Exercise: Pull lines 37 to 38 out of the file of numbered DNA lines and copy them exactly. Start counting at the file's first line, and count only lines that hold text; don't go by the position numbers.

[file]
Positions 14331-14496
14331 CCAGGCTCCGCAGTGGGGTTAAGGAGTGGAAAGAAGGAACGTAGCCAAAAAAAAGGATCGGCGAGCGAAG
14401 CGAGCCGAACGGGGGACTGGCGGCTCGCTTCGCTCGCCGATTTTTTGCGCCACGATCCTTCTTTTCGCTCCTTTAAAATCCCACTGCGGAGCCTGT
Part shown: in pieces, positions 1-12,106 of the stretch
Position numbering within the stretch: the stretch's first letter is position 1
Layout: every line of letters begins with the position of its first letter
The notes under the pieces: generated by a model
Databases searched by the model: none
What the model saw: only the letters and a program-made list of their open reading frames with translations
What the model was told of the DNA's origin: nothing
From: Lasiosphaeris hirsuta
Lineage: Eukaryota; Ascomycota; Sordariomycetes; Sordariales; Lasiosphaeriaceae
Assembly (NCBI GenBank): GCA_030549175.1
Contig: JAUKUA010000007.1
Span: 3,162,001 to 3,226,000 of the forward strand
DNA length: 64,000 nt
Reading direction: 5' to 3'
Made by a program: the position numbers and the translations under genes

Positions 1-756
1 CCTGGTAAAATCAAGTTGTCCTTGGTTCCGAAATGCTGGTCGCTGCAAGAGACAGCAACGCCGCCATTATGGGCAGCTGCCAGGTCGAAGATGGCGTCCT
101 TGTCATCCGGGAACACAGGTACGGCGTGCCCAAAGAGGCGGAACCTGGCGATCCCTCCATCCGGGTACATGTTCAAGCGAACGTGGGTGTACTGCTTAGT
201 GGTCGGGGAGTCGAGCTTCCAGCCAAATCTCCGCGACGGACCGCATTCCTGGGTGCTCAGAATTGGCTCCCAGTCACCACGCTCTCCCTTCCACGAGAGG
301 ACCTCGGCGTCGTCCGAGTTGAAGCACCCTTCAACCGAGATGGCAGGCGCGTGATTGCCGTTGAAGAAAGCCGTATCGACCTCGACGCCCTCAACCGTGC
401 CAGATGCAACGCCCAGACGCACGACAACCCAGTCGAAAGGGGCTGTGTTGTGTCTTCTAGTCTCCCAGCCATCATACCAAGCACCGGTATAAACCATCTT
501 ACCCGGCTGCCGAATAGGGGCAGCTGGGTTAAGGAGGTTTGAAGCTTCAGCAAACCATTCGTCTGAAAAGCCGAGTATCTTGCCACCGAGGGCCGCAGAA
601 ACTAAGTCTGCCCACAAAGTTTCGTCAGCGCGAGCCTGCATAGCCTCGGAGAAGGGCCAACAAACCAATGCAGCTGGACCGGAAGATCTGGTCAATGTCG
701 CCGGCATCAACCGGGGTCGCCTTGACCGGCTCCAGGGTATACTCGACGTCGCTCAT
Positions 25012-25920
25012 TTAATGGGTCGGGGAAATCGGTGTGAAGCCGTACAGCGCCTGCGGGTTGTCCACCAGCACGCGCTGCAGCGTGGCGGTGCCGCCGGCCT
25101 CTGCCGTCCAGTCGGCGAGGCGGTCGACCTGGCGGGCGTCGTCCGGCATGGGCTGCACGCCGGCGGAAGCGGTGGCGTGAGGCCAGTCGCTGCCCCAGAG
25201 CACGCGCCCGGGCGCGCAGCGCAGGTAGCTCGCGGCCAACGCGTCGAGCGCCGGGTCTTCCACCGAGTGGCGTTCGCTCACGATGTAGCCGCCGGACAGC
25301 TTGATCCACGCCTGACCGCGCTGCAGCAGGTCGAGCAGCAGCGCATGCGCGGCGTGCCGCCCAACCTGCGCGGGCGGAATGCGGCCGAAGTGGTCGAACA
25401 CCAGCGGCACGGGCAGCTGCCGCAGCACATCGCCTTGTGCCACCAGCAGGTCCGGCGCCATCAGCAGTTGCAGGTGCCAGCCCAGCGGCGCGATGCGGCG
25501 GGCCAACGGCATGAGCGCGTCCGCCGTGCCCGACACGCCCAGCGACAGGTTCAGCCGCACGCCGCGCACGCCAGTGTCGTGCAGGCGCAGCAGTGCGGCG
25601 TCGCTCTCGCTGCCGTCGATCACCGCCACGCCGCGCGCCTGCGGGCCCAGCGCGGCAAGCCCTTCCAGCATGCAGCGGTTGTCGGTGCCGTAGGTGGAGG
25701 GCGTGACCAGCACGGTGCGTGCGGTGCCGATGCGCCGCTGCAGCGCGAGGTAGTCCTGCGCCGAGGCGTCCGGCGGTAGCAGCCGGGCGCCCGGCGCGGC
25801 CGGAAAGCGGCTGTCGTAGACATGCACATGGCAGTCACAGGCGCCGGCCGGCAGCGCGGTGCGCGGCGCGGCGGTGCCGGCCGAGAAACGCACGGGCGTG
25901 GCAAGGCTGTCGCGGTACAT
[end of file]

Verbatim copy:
25801 CGGAAAGCGGCTGTCGTAGACATGCACATGGCAGTCACAGGCGCCGGCCGGCAGCGCGGTGCGCGGCGCGGCGGTGCCGGCCGAGAAACGCACGGGCGTG
25901 GCAAGGCTGTCGCGGTACAT